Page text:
8. iPhone 7
It came out in 2016 but the iPhone 7 is still good for photography
Release date: September 2016 | Rear cameras: 12MP (Wide angle lens, f/1.8) | Front camera: 7MP | OIS: Yes | Weight: 138 g | Dimensions: 138.3 x 67.1 x 7.1 mm | Storage: 32/128/256GB)
Now here’s a blast from the past. The iPhone 7 was released in 2016, and is testament to iPhones’ supreme shelf life. On paper its camera sounds almost identical to the iPhone 8’s. It has a single 12-megapixel rear sensor with OIS and an f/1.8 lens, and a 7-megapixel selfie camera. Apple made notable improvements in 2017 that are missing in this older model, and photographers will notice. Autofocus is slower, dynamic range is a little worse and colour reproduction is a little less punchy or charming, particularly in less than ideal lighting. It’s still a good camera, particularly as a breezy auto mode shooter, but the years are taking their toll on this most affordable iPhone. Step away from the camera and the iPhone 7 looks almost identical to the iPhone 8. Both have 4.7-inch LCD screens of 1334 x 750 pixel resolution. You miss out on HDR support for the phone’s own screen (it still takes HDR photos), and the TrueTone feature. This alters the display’s colour profile to suit the ambient lighting.
9. iPhone 7 Plus
The Plus-size version of the iPhone 7 does come with two cameras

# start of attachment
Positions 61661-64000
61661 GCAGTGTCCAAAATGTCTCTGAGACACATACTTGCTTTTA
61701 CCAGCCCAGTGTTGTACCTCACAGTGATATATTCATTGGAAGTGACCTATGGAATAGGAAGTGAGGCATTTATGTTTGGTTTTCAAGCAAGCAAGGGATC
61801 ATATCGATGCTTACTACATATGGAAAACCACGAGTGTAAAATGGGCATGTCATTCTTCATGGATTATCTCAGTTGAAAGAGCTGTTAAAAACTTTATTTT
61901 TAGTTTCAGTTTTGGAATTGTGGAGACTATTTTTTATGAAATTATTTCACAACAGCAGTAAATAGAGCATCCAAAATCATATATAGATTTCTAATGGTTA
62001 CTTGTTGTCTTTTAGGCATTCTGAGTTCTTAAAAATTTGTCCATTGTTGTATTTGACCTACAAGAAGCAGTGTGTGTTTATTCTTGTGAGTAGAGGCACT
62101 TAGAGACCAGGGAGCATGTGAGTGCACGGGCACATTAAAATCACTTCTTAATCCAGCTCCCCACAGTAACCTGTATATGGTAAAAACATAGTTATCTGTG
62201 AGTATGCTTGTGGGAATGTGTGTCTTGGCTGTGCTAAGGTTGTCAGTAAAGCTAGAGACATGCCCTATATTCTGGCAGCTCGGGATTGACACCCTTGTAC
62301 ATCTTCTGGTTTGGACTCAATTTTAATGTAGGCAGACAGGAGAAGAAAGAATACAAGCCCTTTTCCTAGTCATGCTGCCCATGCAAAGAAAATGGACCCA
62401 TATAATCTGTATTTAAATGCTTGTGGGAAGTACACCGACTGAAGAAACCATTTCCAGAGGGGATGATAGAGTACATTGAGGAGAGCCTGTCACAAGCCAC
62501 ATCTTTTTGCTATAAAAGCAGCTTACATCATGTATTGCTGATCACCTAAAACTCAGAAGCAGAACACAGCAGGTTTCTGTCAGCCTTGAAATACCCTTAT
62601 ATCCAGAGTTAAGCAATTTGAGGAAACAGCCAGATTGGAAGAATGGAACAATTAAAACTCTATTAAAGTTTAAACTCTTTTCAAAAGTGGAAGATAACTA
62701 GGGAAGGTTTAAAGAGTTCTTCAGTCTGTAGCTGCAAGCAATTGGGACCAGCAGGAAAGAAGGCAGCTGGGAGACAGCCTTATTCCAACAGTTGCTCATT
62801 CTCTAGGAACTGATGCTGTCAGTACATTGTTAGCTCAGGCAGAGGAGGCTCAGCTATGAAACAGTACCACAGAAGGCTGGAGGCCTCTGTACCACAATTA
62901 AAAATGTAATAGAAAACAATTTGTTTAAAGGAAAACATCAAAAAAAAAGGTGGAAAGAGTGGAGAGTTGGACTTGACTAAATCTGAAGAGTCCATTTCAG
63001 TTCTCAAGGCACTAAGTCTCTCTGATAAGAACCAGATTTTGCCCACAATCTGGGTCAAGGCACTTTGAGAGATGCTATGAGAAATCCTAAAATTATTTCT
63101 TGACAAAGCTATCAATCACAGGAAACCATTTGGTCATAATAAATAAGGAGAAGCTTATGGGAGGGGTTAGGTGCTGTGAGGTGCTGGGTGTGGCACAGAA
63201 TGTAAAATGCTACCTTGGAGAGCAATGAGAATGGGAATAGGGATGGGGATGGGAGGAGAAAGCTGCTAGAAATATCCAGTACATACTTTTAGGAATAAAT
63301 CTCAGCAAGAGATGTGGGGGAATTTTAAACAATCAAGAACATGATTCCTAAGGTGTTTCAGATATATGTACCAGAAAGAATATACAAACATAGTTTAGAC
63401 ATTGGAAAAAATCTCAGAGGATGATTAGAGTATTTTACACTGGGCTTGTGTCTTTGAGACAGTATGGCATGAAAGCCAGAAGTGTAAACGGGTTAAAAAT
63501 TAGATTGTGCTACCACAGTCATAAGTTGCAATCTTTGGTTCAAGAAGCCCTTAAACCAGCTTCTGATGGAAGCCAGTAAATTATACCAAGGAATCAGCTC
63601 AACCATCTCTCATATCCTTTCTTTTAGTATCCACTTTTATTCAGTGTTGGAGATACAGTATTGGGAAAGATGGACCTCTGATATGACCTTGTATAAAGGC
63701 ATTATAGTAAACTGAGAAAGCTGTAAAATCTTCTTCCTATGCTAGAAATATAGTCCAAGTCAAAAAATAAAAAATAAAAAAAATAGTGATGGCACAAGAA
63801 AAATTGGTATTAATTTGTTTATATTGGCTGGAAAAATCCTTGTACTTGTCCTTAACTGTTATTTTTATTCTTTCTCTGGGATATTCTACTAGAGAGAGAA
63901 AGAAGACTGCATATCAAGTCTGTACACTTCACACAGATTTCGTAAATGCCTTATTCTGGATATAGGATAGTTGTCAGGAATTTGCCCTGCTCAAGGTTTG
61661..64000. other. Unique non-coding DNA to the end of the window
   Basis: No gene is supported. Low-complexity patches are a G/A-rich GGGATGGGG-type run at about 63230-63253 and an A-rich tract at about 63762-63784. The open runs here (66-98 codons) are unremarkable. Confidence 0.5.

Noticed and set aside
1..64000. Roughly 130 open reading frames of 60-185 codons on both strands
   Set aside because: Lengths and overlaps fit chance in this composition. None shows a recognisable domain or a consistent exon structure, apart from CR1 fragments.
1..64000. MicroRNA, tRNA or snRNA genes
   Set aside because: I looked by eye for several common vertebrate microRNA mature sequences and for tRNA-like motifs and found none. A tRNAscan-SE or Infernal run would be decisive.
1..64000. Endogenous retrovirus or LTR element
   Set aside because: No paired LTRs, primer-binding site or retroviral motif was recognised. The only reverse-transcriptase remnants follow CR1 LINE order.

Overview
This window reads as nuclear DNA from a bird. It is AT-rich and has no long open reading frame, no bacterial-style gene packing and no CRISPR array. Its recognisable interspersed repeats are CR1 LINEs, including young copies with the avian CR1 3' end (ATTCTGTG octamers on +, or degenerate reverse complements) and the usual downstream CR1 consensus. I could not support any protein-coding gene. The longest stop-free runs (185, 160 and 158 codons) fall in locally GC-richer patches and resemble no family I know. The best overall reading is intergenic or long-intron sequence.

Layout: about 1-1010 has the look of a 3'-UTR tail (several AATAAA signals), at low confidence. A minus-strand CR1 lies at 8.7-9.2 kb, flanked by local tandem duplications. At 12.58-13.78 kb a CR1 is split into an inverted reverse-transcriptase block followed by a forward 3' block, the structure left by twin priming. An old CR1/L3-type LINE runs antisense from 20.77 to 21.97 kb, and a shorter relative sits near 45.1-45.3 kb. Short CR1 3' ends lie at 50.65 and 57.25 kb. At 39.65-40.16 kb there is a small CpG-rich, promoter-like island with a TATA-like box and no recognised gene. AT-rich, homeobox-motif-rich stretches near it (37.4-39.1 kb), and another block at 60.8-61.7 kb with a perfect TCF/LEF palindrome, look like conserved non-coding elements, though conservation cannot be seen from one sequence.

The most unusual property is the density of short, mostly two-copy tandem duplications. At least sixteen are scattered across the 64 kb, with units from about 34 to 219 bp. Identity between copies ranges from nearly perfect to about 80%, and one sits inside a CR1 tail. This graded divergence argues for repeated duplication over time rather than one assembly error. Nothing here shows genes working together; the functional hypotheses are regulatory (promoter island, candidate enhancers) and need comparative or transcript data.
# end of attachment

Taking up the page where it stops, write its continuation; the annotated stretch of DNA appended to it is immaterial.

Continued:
Release date: September 2016 | Rear cameras: 12MP (Wide angle lens, f/1.8), 12MP (2x zoom lens) | Front camera: 7MP | OIS: Yes | Weight: 188 g | Dimensions: 158.2 x 77.9 x 7.3 mm | Storage: 32/128/256GB)
The iPhone 7 Plus was the first Apple phone to have a 2x zoom camera. This seemed very special back in 2016, but today? Not so much, but it’s still useful. This phone stacks up much like the iPhone 7. Dynamic range and colour benefit from less optimisation, although the actual sensor is genuinely different too. Low-light performance is only OK by today’s standards. Still, the main camera is stabilised so the low-light shooting experience is still better than that of some mid-range and entry-level Androids. The phone’s design is very similar to the iPhone 8 Plus’s. It’s relatively bulky, and has a 16:9 screen and a dated shape. iPhone build ages well, though, and this still feels like a top-quality mobile.